NPR

Sidi Toure On 'World Cafe: Next'

Born to the noble Toure family in Gao, Mali, Sidi Toure experienced a strong pull toward music at a young age. But the weight to conform to the expectations of family and society meant that he was to abide by a tradition of being sung to, not the other way around. Yet, his determination and love for song pulled him against the strong current of society. As a child, he would construct his own guitars, on which he would craft together the early workings of songs. He later joined his school's band as the lead singer and became the youngest member of Gao's regional orchestra (the Songhai Stars). But his decision to join these groups led to his family's great disapproval; his older brother often protested Toure's behavior by breaking his hand-crafted guitars.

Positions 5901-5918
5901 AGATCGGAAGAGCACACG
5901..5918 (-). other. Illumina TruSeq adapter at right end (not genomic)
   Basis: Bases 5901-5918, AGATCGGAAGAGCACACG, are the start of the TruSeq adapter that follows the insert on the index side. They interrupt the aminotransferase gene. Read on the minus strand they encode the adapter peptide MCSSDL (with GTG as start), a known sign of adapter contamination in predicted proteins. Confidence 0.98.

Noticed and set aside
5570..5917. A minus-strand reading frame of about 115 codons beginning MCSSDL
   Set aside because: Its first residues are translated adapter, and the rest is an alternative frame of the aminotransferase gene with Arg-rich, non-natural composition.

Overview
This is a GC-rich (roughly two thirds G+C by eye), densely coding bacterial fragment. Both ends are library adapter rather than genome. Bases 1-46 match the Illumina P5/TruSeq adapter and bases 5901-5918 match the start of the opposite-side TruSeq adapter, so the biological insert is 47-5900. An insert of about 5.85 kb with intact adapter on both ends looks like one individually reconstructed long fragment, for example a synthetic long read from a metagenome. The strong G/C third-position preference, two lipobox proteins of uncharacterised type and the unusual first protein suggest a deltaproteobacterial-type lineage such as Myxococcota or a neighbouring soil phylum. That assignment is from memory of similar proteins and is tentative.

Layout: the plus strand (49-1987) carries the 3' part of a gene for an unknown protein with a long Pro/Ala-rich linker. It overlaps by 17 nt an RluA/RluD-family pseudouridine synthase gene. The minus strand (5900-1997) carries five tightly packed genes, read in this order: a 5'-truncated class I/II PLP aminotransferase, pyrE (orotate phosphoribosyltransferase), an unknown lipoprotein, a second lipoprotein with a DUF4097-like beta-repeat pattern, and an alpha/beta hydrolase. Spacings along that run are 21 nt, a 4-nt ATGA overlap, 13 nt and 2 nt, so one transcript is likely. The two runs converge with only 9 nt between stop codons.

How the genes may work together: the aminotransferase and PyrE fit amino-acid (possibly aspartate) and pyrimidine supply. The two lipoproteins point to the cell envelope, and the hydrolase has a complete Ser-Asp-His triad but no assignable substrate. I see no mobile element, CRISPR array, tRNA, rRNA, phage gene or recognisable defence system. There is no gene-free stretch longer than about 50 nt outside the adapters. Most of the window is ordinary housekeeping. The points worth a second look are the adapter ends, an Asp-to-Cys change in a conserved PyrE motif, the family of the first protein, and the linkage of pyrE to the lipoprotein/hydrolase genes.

But Toure continued despite the disapproval and became an award winning performer, receiving two awards for best singer in 1984 and 1986. His group began to travel across north Mali and became widely hailed for his ability to capture a sense of tradition while also challenging it. Both his lyrics and guitar style are full of reflection, hope and promise; even in some of his bearest arrangements he manages to ignite social dialogue. And these qualities are no more true than on his latest album, Sahel Folk. Recorded live in his sister's home, the live album features his friends and collaborators, who for the first time, have been documented. Together, they not only create songs for the sake of their beauty, but for their ability to spur social change. As Toure famously states, "If I sing about things and there is no change, then it will have been a waste."

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